The Real Colegio Complutense was created in 1990 by an agreement between Harvard University and the Complutense University of Madrid, Spain. RCC’s activities and programs are approved by the Academic Council, co-led by the President of Harvard University and the Rector of UCM, with five members from Harvard University and five from UCM.
The current Director of the RCC and representative of UCM in the United States is José Manuel Martínez Sierra, Professor of Constitutional Law at the UCM. He was appointed by the Rector of UCM with the approval of the President of Harvard University.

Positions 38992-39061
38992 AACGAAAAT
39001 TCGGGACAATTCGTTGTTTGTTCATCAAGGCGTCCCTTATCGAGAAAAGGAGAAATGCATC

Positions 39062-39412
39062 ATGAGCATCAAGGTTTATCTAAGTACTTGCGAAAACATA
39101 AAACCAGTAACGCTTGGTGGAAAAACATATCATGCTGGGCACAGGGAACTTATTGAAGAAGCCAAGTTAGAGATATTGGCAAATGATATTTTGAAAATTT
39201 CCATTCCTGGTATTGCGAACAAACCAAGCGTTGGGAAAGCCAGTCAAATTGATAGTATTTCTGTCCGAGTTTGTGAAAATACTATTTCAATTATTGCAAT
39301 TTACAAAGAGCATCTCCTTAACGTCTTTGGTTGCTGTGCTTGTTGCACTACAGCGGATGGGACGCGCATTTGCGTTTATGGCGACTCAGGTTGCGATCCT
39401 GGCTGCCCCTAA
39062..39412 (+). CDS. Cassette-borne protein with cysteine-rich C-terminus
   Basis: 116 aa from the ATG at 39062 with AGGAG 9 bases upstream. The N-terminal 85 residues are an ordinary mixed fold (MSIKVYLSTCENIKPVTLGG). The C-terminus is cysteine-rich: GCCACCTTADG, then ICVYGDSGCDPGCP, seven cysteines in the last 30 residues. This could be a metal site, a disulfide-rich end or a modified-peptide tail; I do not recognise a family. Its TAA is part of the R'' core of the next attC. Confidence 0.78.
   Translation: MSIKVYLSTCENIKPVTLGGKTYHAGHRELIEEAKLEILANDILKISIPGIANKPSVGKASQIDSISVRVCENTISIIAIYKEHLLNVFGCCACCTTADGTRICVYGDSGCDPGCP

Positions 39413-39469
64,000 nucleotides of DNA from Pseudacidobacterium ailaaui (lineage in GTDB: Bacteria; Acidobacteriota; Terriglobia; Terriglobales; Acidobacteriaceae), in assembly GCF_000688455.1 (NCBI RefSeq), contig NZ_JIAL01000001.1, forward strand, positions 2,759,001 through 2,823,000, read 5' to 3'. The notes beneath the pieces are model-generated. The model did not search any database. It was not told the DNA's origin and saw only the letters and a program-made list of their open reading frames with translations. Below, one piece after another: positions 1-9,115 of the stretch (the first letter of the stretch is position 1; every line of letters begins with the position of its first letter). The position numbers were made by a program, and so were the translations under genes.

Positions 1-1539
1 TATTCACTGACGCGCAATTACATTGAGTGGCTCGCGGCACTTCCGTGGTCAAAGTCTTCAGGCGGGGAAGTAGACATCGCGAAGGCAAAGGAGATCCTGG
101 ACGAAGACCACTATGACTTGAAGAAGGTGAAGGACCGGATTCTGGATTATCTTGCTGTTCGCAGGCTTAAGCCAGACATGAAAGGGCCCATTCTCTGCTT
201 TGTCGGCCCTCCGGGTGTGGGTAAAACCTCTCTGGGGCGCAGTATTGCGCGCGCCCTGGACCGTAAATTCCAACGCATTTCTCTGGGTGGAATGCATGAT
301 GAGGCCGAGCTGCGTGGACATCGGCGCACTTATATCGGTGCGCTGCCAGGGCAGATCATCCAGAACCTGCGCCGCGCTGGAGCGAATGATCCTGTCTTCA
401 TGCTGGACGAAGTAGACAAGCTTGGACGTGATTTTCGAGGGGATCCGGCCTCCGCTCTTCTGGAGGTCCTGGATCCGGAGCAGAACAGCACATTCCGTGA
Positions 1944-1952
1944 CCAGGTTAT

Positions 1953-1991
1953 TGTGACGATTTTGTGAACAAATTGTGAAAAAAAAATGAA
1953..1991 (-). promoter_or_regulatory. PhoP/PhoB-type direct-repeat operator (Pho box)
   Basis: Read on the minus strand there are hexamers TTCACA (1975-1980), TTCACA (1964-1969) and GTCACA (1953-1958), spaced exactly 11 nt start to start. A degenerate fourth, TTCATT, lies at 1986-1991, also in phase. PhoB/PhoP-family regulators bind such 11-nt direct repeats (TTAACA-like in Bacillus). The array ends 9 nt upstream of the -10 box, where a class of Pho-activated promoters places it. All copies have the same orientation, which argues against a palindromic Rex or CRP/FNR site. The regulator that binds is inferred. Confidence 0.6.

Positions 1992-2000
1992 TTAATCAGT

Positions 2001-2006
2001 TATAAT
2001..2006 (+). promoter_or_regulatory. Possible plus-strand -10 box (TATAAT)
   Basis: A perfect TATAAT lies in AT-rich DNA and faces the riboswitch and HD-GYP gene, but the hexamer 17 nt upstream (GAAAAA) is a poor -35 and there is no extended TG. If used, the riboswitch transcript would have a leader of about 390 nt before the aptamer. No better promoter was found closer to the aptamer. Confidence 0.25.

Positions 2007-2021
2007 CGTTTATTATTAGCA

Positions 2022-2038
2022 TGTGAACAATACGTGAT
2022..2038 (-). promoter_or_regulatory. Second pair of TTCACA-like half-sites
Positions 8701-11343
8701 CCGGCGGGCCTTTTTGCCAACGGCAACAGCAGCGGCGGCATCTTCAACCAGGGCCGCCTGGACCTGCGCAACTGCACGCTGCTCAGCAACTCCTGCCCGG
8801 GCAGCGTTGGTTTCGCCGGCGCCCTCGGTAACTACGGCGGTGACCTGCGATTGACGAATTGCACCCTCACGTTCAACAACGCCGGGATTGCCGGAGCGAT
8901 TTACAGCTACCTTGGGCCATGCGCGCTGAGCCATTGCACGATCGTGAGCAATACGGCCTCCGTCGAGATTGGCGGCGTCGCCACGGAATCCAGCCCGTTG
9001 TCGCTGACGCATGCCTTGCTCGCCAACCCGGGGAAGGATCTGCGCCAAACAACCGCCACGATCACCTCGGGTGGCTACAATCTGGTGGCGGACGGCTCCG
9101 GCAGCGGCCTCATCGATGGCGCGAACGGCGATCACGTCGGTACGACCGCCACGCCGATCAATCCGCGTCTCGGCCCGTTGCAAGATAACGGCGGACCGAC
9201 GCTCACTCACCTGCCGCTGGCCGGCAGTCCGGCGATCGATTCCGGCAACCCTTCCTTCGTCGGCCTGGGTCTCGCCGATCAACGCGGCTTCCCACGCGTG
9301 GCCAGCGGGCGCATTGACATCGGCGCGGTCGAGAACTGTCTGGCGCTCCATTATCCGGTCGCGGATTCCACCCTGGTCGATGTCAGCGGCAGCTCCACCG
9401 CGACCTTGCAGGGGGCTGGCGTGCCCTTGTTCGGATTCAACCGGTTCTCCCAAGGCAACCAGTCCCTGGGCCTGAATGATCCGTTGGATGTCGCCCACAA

RCC’s mission is to promote academic, scientific and cultural cooperation between the two institutions, through fellowships, scholarships and activities. Universidad Complutense de Madrid provides the funds. In addition, foundations, universities, and private companies underwrite some of the expenses of seminars that are held at the RCC.
RCC is unique: Harvard has no similar agreement with any other country. Its creation was due, in large part, to the mutual interests of the Rector of the UCM at the time and the then-president of Harvard, Derek Bok. The King has always been very supportive; he inaugurated the building in 1993. The original ten-year agreement was renewed in 2009.